So, you’ve acquired a franchise and achieved your dream of owning a business. Congratulations … with a qualifier.

In most instances, you’ll also become an employer. In fact, Statista predicts that in 2018 over eight million people were employed by franchise businesses.

A great many of your experiences with your employees will be favorable. You’ll appreciate their contributions to your franchise, witness their professional growth and, presumably, have the opportunity to reward many of them with promotions, raises and/or bonuses.

But there are pitfalls to owners like you under franchise employment law, and you should be on the lookout to avoid them. Among the five most common:


  1. Americans With Disabilities Act accommodations: Franchisees sometimes fail to recognize that once an employee tells a supervisor that they can’t perform a task or needs a workplace change because of a mental or physical challenge, this likely triggers the employer’s legal obligation to engage in the “interactive process” under the ADA. Because most such mental or physical conditions are considered “disabilities” under the law, you should be prepared to recognize ADA obligations and respond appropriately.


  1. Workplace harassment issues: Franchise owners and their managers can cause legal liability by becoming too “friendly” with workers. Problems are likely to arise here if someone is looking for a romantic partner in the workplace or trying to be one of the fellows or gals by repeating offensive or inappropriate jokes. Another risk? If a manager declines to bring a complaint of harassment to the attention of ownership because it came from a “friend” who requested they remain silent.


  1. Employee performance documentation: It’s easy — and common — for franchisees to note “meets expectations” or “exceeds expectations” for all workers during their yearly performance evaluations. A problem can occur, however, if there’s an occasion to fire an employee and there’s no record of a poor job. Be sure to be honest in your annual assessments. Terminations are a franchise owner’s decision and to avoid potential problems you must adequately document worker performance — good or in need of improvement.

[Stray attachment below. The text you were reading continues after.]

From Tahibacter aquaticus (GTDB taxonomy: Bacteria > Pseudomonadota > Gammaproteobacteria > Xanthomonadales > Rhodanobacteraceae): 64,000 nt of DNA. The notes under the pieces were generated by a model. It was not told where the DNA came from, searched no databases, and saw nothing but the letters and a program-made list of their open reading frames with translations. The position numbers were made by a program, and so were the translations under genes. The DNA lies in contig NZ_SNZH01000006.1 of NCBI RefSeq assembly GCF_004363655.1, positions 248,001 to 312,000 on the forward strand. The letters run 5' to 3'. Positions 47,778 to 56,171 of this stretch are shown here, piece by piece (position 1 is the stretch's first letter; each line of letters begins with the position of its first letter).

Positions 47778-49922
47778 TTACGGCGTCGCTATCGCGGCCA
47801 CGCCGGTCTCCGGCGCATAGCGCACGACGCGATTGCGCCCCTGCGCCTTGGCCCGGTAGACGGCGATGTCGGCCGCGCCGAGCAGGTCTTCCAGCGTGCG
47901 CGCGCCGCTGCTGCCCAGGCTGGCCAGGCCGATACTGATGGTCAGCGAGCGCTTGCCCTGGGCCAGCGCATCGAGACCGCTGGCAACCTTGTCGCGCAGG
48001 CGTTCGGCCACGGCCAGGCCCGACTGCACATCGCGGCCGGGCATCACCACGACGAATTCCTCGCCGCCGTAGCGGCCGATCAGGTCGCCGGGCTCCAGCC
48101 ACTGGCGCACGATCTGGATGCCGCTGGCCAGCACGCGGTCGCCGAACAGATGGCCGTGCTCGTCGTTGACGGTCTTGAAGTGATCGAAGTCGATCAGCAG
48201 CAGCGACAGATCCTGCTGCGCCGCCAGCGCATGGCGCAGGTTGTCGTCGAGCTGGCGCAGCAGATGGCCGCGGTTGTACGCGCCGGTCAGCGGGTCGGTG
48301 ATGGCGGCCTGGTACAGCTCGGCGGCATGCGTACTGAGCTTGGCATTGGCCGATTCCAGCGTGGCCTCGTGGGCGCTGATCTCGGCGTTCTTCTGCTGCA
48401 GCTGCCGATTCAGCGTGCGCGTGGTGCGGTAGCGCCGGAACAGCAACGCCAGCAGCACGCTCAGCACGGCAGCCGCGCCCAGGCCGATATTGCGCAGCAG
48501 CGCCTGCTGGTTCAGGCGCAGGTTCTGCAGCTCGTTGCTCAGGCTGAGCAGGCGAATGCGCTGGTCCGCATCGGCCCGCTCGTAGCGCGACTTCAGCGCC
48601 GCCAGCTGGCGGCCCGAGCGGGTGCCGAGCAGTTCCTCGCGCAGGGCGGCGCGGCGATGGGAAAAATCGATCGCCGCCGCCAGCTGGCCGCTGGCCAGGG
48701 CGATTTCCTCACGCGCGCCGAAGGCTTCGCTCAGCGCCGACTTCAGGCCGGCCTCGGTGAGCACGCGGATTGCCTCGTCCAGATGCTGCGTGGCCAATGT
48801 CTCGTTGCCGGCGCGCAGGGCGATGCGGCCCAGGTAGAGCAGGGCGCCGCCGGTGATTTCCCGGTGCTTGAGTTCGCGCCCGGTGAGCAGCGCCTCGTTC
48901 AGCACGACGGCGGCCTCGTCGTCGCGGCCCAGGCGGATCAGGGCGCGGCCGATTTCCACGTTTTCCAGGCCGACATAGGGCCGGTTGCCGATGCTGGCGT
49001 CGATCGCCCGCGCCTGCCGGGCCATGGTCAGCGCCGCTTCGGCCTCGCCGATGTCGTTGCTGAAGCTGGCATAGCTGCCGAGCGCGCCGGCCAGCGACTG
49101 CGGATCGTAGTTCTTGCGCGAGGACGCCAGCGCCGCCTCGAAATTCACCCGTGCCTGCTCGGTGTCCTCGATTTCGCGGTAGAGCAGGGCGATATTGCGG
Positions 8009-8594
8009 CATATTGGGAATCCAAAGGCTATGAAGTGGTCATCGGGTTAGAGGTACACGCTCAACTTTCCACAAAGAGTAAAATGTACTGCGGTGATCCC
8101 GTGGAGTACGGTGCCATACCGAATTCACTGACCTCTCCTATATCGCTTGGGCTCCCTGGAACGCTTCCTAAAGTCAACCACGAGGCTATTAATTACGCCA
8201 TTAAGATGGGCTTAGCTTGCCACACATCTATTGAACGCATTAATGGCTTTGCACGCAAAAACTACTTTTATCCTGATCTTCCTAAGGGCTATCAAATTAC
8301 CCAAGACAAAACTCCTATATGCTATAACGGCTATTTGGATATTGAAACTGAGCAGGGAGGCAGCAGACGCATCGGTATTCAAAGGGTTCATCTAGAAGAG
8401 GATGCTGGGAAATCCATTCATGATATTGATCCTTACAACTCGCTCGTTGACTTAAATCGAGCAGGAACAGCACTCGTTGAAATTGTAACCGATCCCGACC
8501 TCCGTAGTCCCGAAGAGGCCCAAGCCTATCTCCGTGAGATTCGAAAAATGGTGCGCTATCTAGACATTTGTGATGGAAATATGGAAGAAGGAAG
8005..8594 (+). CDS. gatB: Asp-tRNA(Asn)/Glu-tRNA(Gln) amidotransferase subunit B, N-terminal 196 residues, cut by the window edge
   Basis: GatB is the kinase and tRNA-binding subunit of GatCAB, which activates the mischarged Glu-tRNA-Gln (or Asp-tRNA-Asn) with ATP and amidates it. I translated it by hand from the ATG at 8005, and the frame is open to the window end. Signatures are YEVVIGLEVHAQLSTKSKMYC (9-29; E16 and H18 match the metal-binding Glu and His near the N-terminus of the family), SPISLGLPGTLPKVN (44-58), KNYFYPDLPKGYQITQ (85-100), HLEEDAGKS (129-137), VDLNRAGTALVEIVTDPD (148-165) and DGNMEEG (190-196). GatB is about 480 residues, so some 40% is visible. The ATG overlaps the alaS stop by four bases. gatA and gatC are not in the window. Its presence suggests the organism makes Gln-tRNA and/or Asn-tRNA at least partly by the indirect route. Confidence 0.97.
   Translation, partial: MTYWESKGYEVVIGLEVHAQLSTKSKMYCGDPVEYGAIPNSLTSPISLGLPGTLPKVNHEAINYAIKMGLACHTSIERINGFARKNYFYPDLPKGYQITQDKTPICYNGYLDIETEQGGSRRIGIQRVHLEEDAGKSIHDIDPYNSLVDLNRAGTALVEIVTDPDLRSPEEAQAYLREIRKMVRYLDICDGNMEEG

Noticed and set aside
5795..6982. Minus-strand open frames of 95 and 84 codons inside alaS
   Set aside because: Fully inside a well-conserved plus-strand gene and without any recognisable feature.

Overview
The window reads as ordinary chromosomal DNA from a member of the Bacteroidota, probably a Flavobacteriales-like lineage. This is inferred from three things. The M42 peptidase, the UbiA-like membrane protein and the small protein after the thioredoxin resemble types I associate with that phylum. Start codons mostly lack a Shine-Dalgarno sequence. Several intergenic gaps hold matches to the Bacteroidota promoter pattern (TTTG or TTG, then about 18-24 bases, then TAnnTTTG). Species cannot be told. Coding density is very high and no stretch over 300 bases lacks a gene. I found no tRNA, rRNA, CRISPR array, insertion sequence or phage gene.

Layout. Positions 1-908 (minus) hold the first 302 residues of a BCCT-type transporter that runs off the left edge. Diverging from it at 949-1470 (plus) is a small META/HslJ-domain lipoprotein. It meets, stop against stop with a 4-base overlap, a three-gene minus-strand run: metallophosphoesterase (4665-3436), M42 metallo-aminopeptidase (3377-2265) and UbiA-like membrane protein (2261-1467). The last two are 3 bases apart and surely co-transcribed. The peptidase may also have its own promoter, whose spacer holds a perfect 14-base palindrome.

1. Wage and hour errors: Take care in applying for exemptions from minimum wage and overtime requirements, calculating (or miscalculating) “regular rates” for overtime purposes and mistaking what is or is not “compensable time.” Why? Class-action wage lawsuits are becoming a significant risk for employers everywhere — including those who own and operate franchises.


  1. National Labor Relations Act interference: Under the NLRA, private-sector employees including franchise workers have certain rights to sign petitions, share information and seek to improve their working conditions. They can even complain about their supervisors and employer! Tread carefully here. Franchise owners must acknowledge that the NLRA likely applies to their employees — whether unionized or not.


There are, of course, other employment issues of which a franchisor should be familiar. Human resources issues are rife with other potential risks. One example? Failing to recognize and properly administer requests for leave covered by the Family and Medical Leave Act (FMLA).

No one suggests that these and other legal issues should take precedence over your interest in owning and operating a successful franchise. That said, it would be wise to have a working knowledge of these common pitfalls plus a trusted legal advisor to consult if any has the potential to become a problem!


A special note to California franchisors on Assembly Bill 5.

Owners of franchises in California will want to keep a close eye on Assembly Bill 5 (AB-5) which was signed into law on September 18, 2019 by Governor Gavin Newsome and takes effect January 1, 2020.

The law focuses on distinguishing employees from independent contractors. The International Franchise Association advises that “franchisors and franchisees should remain in regular contact with legal counsel and their franchise system regarding the effects of the new law.”

In their article, How Do You Spell Trouble? California AB5, Forbes magazine also describes the new law’s potential risks to franchisees.


A word on employment law regarding Allegra Marketing Print Mail franchises.

While the Allegra Network cannot take responsibility for any employment issues at your Center, training in best practices in hiring and managing workers is included as part of your new owner orientation. We are committed to helping you succeed in every way possible.